MEDFORD, Ore. -- The day after Governor Kate Brown announced Oregon's vaccination benchmarks for loosening restrictions, Jackson County Public Health says that just under 46 percent of residents 16 and older have received at least a first dose of a COVID-19 vaccine.
Brown said in a press conference on Tuesday that 70 percent of Oregon adults must receive at least one dose before statewide restrictions are lifted. Counties will also have the option to enter Lower Risk status if 65 percent of people 16 and older have received at least one dose.
Vaccination Options at the Jackson County Vaccination Equity Center:
Walk-through Moderna Site (for individuals 18 years and older)
- Vaccine: Moderna
- Operation Hours: Monday-Friday 9:00 am to 12:00 pm and 1:00 pm to 6:00 pm
- No appointment required
Drive-Through Pfizer Site (for individuals 16 years and older)
- Vaccine: Pfizer
- Operation Hours: Sunday- Saturday
- Wednesday and Thursday: 7:00 a.m. - 2:00 p.m.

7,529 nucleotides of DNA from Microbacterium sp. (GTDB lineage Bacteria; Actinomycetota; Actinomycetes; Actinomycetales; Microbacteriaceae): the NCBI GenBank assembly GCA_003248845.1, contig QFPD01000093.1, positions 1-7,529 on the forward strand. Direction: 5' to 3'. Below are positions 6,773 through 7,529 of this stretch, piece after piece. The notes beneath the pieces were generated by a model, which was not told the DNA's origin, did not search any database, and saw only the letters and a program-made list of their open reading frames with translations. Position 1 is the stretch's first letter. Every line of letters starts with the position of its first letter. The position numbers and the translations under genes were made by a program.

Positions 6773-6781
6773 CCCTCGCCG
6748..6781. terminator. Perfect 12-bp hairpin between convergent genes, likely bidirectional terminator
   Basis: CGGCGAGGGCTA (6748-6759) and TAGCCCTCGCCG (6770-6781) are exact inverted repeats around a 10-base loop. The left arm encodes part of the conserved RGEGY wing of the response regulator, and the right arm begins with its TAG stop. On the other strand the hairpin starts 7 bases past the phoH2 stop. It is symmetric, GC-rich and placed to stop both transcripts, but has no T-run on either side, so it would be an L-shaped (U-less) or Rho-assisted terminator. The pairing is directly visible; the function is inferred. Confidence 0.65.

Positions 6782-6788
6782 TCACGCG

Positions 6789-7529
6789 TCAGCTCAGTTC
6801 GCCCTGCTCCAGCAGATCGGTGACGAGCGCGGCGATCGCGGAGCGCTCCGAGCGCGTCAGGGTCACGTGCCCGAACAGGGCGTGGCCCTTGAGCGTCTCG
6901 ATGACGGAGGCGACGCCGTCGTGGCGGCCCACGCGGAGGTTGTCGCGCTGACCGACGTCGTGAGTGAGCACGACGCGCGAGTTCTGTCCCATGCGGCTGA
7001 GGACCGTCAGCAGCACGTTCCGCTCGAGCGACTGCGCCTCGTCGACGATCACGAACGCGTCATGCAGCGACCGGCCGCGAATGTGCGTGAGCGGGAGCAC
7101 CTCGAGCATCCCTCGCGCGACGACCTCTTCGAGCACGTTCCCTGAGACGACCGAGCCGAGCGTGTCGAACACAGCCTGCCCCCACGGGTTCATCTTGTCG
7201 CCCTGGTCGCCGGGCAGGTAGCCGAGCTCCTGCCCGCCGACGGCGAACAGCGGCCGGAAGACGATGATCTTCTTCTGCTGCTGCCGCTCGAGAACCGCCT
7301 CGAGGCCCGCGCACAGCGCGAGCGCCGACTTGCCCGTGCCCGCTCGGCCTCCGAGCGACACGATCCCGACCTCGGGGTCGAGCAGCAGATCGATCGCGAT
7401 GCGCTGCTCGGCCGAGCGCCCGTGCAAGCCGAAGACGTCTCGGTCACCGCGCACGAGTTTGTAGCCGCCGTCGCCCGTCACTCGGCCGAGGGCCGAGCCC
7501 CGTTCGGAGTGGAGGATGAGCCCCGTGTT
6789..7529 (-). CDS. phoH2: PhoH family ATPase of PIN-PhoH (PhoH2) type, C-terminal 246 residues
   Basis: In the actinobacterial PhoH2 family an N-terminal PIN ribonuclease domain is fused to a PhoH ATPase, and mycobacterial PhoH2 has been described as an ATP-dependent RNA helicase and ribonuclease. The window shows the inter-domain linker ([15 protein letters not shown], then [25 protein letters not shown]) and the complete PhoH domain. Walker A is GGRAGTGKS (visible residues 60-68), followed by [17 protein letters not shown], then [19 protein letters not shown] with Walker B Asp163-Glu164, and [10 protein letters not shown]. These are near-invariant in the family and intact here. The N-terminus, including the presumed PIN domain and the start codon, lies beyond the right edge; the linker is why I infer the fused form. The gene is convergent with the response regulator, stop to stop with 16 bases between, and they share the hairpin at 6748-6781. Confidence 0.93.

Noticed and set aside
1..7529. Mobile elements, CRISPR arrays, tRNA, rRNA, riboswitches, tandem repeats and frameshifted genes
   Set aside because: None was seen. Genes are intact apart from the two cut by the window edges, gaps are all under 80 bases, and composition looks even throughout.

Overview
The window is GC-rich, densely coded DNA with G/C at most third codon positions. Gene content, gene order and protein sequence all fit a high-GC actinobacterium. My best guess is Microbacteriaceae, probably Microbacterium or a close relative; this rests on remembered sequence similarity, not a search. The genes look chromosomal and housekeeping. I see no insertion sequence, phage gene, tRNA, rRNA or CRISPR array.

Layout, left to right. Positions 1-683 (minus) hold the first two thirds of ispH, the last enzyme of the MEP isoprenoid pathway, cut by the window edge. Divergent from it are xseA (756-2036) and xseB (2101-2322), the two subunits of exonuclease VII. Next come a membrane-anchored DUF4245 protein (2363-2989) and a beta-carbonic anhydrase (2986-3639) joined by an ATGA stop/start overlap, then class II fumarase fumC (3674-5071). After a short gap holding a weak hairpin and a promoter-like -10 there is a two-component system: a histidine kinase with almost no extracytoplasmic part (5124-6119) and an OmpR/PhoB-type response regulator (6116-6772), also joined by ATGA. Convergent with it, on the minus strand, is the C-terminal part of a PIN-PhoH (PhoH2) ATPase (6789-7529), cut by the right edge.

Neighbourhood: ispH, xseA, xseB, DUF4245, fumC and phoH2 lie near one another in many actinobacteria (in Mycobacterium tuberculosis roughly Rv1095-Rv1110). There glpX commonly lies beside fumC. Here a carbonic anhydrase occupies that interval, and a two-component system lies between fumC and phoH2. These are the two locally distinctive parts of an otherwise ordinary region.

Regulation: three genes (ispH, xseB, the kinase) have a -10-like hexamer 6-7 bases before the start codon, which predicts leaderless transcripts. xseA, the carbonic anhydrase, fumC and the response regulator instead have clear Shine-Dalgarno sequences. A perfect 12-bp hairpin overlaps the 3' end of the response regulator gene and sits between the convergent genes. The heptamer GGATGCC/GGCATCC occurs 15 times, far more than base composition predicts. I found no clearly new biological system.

- All other days: 12:00 p.m. - 7:00 p.m.
- No appointment required
According to Jackson County, the local vaccination rate is below the state average of 56.6 percent, with 45.9 percent of Jackson County residents 16 and older having received at least one dose. Public health officials are working on a plan for submission to the Oregon Health Authority regarding how Jackson County plans to close the equity gap in vaccination efforts.
“Getting vaccinated against COVID-19 is the best option we have to fight this pandemic, save lives, reduce hospitalizations from COVID-19, reopen our economy and get back to the people and things we love,” said Dr. Jim Shames, Jackson County Health Officer. “These vaccines are safe and effective. You may have some side effects, but these are normal signs that your body is building protection, and they will go away within a few days. Some people have no side effects.”
Jackson County Public Health reported 42 new cases of COVID-19 on Wednesday. Alongside the new cases, the agency reported the death of a 25-year-old man who tested positive on April 28. He died May 10 at Providence Medford Medical Center. Officials said that he had underlying health conditions.
“We are encouraging everyone to come to the Jackson County Expo to get their COVID-19 vaccine. We do not require appointments or insurance at this vaccination site, and we are open seven days a week. It is an effortless location to receive the vaccine, and we have both Moderna and Pfizer options at this location,” said Tanya Phillips, Jackson County Health Promotion Manager.